The Desk

Delhi HC Questions If Umar Khalid’s Speech Was An Invitation to Violence

The Delhi High Court is keen to bring the hearings to a close before June 4th, when the Court breaks for vacation.

May 20th’s Special Bench hearing set the stage for deciding Umar Khalid’s fate following his ‘seditious’ speech at Amravati, Maharashtra on February 17th, 2020. Senior Advocate Trideep Pais argued on Mr. Khalid’s behalf before the Bench comprising Justices Siddharth Mridul and Rajnish Bhatnagar. 

In previous hearings, the Bench had asked for ‘revolution’ to be defined. Mr. Khalid used the term in his Amravati speech, where he called for a revolution in the face of unjust laws and corrupt governance in India. 

This speech served as the basis for the charge sheet filed against him by the Delhi Police following the Delhi Riots—which began six days later. He was charged with a bevy of offences including sedition, rioting, murder, and unlawful assembly under the Indian Penal Code, 1860. He was further charged with unlawful activities, terrorist activities, and conspiracy under the Unlawful Activities (Prevention) Act, 1967

Bench: Need to Examine Whether Using ‘Inquilab’ and ‘Krantikaari’ Amounts to Call for Violence

A video recording of the speech was played before the Court today. The Bench and Mr. Pais discussed the nature of using the word ‘revolution’ in this context—and whether there existed an undertone of violence to the proclamation.

Mr. Pais argued that no aspect of Mr. Khalid’s speech could be considered a call to violence, even if he did boldly proclaim the need for a revolution. Gesturing toward the video, Mr. Pais highlighted the peaceful and orderly nature of the gathering before which the speech was made, arguing that there was absolutely no invitation to violence.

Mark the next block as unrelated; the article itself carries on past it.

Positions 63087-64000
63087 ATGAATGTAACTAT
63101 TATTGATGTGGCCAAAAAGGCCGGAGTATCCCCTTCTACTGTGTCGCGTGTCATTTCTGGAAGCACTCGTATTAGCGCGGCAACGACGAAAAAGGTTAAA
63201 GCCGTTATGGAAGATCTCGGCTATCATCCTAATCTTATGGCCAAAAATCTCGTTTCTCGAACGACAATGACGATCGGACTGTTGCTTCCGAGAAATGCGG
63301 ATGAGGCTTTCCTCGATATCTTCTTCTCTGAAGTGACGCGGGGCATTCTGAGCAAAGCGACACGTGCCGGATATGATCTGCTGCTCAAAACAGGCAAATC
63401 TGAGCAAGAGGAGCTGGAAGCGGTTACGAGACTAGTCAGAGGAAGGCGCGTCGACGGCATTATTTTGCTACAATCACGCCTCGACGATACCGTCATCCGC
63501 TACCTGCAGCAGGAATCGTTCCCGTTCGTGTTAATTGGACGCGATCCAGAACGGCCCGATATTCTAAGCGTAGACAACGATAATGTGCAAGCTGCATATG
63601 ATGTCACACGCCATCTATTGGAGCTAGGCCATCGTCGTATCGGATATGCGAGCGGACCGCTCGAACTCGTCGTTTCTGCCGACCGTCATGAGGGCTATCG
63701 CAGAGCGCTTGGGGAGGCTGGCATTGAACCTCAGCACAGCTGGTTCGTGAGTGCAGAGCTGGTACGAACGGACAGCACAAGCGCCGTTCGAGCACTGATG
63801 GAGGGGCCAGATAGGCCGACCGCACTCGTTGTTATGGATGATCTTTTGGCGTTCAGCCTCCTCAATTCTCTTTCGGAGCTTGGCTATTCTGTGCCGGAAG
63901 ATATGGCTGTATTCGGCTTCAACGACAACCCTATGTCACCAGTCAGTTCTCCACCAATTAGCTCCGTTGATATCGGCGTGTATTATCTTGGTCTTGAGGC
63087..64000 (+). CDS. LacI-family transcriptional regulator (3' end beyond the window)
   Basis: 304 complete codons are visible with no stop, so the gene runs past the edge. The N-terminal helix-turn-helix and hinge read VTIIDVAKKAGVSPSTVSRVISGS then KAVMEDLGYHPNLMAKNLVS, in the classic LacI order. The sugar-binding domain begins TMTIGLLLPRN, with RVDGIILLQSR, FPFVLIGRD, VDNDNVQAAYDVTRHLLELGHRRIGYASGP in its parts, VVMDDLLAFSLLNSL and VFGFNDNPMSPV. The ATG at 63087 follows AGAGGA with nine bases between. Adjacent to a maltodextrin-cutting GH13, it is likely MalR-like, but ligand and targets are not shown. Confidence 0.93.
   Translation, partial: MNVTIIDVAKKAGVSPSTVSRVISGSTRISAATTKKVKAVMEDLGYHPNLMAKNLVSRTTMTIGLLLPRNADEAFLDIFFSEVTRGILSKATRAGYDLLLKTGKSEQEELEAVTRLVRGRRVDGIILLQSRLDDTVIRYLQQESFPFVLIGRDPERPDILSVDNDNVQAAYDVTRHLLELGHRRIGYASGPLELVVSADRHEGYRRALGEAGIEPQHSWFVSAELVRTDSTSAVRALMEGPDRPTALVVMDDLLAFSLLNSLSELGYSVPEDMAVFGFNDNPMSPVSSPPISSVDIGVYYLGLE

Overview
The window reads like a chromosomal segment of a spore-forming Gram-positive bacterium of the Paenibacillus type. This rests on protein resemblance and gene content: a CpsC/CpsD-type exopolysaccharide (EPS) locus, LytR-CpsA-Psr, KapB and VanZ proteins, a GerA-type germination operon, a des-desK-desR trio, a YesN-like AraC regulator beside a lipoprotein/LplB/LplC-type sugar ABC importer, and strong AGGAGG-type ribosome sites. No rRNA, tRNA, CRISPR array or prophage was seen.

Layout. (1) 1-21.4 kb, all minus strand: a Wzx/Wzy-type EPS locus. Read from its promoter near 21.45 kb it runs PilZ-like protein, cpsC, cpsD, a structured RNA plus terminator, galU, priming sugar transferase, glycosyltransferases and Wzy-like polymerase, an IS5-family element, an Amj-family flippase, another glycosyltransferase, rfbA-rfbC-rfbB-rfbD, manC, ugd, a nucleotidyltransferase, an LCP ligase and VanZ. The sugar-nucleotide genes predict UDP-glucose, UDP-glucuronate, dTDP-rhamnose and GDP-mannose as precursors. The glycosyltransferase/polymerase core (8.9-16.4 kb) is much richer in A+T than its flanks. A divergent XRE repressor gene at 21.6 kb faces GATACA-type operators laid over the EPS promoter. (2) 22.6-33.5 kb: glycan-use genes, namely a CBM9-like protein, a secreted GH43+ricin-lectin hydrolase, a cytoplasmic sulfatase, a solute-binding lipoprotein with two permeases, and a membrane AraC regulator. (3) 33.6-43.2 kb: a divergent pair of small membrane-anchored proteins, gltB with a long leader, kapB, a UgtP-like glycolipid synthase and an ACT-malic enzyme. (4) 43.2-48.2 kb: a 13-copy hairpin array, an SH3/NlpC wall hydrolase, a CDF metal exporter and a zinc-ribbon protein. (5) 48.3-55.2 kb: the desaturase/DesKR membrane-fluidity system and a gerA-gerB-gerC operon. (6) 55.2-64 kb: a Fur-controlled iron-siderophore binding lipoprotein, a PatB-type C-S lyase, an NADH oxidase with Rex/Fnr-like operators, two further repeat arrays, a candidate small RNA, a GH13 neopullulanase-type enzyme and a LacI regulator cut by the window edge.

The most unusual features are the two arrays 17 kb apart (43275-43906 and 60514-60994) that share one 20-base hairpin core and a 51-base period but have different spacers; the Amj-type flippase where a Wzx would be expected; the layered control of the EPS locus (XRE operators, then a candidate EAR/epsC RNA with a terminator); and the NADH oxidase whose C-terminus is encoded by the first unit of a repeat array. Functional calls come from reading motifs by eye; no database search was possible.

Words synonymous with revolution from different languages—such as inquilab (Urdu) and kraantikari (Hindi)—were woven into the speech. The Bench insisted that there was a dire need to examine their usage and whether they implied a call to violence. The Bench took some offence over the coarser language used by Mr. Khalid against the ruling government and its leadership. 

However, Mr. Pais stood his ground and insisted that these words and phrases are tools for those who believe they are standing against a discriminatory and unjust law. Regarding some of Mr. Khalid’s more brusque language, he argued that the question to be considered was whether it amounted to terror or exhortation to terror. As opposed to inciting a violent uprising, Mr. Pais surmised that such speech was more akin to a non-violent satyagraha

Adv. Pais: Offenses in Delhi Police Chargesheet Lack Factual Basis

Towards the end of the hearing, the Bench directed Mr. Pais to move on to the charge sheet and the specific offences that Umar Khalid and co-accused activist in the riots Sharjeel Imam were charged with. Mr. Pais proceeded to illustrate how ‘flowery’ language was used in the charge sheet to insinuate the radicalism of Mr. Khalid and Mr. Imam—as well as their mentor-mentee relationship. Mr. Pais alleged that the charge sheet provided little to no factual basis for these assertions. 

Before Mr. Pais could dive further in, the Bench saw fit to call the hearing to a close for the day and ordered that the matter be heard regularly from May 23rd, 2022 onwards in order to bring the hearings to a close before the Delhi High Court’s summer vacation commencing June 4th, 2022.

Click here for a timeline of Mr. Khalid’s bail appeals at the Delhi High Court.